Bridging the Emotional Gap in Cybersecurity

By Adam Bricker, Executive Director of the Carolina Cyber Center

How do you feel about cybersecurity?

We know that cybersecurity is a primarily a human endeavor – an endeavor driven by human decisions and conflicts that are escalated or resolved through a cyber professional’s human skill. Technology helps, but it’s just a tool. If we know all this, why does it feel unnatural to talk about the emotional implications of cybersecurity? In the end, information security is not as much about information or security as it is about people (as the fabulous Evan Francen says).

Karen Renaud, a Scottish computing professor, and her co-authors dissect this in their study: “We hoped to explore how the man and woman in the street feels about cybersecurity as a phenomenon. In particular, what puzzles them, what questions they would like to ask (but perhaps do not ask) …we wanted to hear them describe the perceptions they formed based on their lived experiences of cybersecurity” (2021, 2). [1] Instead of finding the ‘meh,’ and ambivalence that most in the cybersecurity world expect, they found “participants wanted better security, but did not know what actual cybersecurity measures to take” (9), despite the many resources at their disposal. Why? They suspect that “the problem lies neither in unmotivated users nor in a lack of information, but in the feelings of insecurity, uncertainty, frustration and mental overload experienced by participants.” (9) It isn’t about information being unavailable; it’s about an inability to handle the emotional stress surrounding cybersecurity.

As small business owners and cybersecurity professionals, how do we change this? Bombarding our employees or the supposedly unmotivated public with dire statistics and doomsday prediction isn’t cutting it. It only feeds on the negative emotional reactions that block us from our goal: protection and resilience. Instead, we need to find ways to bridge the emotional barriers to address the technological issues. Unfortunately, that’s not something that IT and cybersecurity companies are known for.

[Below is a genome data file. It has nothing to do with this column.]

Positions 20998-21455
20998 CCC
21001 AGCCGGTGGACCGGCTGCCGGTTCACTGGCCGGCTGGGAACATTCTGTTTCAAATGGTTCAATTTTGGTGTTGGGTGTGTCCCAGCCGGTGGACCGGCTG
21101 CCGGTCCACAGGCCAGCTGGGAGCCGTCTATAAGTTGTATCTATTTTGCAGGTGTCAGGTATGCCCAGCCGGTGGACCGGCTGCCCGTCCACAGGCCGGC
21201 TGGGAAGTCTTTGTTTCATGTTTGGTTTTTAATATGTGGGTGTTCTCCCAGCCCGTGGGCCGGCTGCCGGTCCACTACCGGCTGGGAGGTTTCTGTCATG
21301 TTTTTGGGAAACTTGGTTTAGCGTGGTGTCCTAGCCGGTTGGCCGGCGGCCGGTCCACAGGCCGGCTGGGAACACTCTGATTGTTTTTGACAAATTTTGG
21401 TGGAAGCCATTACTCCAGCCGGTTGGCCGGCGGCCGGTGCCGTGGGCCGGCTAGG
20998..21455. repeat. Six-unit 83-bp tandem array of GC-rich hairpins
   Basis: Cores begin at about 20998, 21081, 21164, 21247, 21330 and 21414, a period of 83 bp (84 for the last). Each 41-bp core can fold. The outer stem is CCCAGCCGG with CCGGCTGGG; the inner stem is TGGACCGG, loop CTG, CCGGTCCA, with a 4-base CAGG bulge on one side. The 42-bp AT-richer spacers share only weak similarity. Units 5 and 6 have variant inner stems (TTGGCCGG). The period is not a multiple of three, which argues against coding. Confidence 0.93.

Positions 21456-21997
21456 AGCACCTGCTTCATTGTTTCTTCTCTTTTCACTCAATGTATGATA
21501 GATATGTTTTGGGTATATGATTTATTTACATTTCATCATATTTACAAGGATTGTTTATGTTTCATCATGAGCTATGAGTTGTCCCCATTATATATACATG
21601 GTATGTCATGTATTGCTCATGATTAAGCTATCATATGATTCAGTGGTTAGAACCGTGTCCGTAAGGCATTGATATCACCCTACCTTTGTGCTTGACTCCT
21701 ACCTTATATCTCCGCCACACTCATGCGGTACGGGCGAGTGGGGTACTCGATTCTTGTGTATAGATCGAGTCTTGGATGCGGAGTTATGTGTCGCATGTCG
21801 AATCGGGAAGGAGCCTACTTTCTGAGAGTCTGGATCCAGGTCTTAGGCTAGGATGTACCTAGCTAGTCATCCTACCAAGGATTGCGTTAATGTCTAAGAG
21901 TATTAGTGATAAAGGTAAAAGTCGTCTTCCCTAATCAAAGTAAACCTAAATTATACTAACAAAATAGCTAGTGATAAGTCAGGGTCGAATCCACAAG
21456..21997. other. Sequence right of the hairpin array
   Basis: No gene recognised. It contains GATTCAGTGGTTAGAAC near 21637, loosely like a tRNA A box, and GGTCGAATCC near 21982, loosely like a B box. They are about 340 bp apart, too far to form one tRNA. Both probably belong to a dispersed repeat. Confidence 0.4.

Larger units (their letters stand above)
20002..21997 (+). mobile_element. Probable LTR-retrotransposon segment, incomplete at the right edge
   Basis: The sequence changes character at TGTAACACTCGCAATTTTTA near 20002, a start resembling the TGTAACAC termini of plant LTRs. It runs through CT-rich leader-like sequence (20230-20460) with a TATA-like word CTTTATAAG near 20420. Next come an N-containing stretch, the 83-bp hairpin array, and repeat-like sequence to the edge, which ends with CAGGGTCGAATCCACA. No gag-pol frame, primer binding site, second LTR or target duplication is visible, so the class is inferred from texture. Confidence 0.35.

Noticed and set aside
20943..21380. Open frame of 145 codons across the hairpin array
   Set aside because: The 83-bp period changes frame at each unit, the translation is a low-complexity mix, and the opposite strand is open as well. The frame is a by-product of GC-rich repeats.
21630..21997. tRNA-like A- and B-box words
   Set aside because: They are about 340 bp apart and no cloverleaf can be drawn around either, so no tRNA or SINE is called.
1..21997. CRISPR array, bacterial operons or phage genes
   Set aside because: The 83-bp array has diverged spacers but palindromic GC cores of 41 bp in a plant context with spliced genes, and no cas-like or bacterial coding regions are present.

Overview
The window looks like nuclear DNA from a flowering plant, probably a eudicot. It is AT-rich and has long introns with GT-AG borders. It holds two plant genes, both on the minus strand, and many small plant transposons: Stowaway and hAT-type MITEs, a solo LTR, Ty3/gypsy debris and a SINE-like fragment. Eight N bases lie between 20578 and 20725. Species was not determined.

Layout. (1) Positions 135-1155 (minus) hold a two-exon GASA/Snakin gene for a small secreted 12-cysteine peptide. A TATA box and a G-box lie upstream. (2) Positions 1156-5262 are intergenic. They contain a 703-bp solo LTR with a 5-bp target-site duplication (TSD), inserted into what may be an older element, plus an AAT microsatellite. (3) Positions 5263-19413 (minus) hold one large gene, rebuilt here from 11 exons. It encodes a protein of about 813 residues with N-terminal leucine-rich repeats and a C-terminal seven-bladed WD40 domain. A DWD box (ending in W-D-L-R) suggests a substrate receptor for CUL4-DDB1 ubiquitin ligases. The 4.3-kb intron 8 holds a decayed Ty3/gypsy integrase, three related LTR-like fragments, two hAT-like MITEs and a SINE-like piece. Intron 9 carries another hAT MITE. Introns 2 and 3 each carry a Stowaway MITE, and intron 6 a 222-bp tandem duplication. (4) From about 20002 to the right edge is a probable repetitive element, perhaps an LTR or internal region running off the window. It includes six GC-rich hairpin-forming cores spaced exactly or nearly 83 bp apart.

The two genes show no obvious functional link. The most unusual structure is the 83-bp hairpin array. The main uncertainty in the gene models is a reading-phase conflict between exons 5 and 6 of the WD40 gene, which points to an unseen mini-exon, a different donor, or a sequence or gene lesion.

I believe there is a way, however, and it starts with management. Researchers Patrick Stacey and his coauthors studied the emotional reactions of an IT team after a cyber-attack. They say that “the team experienced negative emotion-focused coping when the cyber-attack occurred,” which is unsurprising, “but this was transformed into problem-focused coping by an intervention from senior management” (2021, 9-10)[2]. If management can make or break a team’s negative coping after a full-blown cyber-attack, it stands to reason that management will also be key in moving employees from a state of stress and uncertainty, to being responsible for their cyber hygiene.

We can do this in two ways:

  1. Talk about it.

It doesn’t have to be doomsday prepping to make sure your company is aware of cybersecurity policies. In fact, “in organization where employees are aware of explicit information security policies, employees have more appropriate beliefs about their organizational norms, threats and coping appraisals, and report better protective behaviors” (Li, 2019).[i] When you have prepared for cyber threats, it will make your employees feel more secure, rather than less, to be aware of the procedures they can follow to protect their company.

  1. Lead with affirmation.

Just because threats are serious doesn’t mean that you can’t affirm when your team does something well. In Stacey’s study, the management team turned the long-lasting emotional implications of the cyberattack around through “providing positive feedback to the IT personnel (+M6). These yielded feelings of contentment while boosting self-efficacy and confidence (+E2) not to mention relief, satisfaction, alleviation and comfort, after the event (+E3)” (2021, 8). To continue after a crisis, you must shape a narrative about the crisis for your team, allowing them to process it as a challenge that was overcome rather than a shameful failure to avoid.

Although cyber threats are real and we should protect against them, we need to change the way we build the cybersecurity narrative. At the end of the day, cyber resilience doesn’t end with your data and software. It includes the ability of your team to continue to operate holistically—mentally, physically, and emotionally—before and after a cybersecurity incident. So let me ask this question differently: how are we going to shape how our team feels about cybersecurity?

 

 

 

[1] Renaud, K., Verena, Z., Schürmann, T., & Böhm, C. (2021). Exploring cybersecurity-related emotions and finding that they are challenging to measure. Humanities & Social Sciences Communications, 8(1) http://dx.doi.org/10.1057/s41599-021-00746-5
[2] Stacey, P., Taylor, R., Olowosule, O., & Spanaki, K. (2021). Emotional reactions and coping responses of employees to a cyber-attack: A case study. International Journal of Information Management, 58. https://doi.org/10.1016/j.ijinfomgt.2020.102298
[i] Li, L., He, W., Xu, L., Ash, I., Anwar, M., & Yuan, X. (2019). Investigating the impact of cybersecurity policy awareness on employees’ cybersecurity behavior. International Journal of Information Management, 45, 13-24. https://doi.org/10.1016/j.ijinfomgt.2018.10.017

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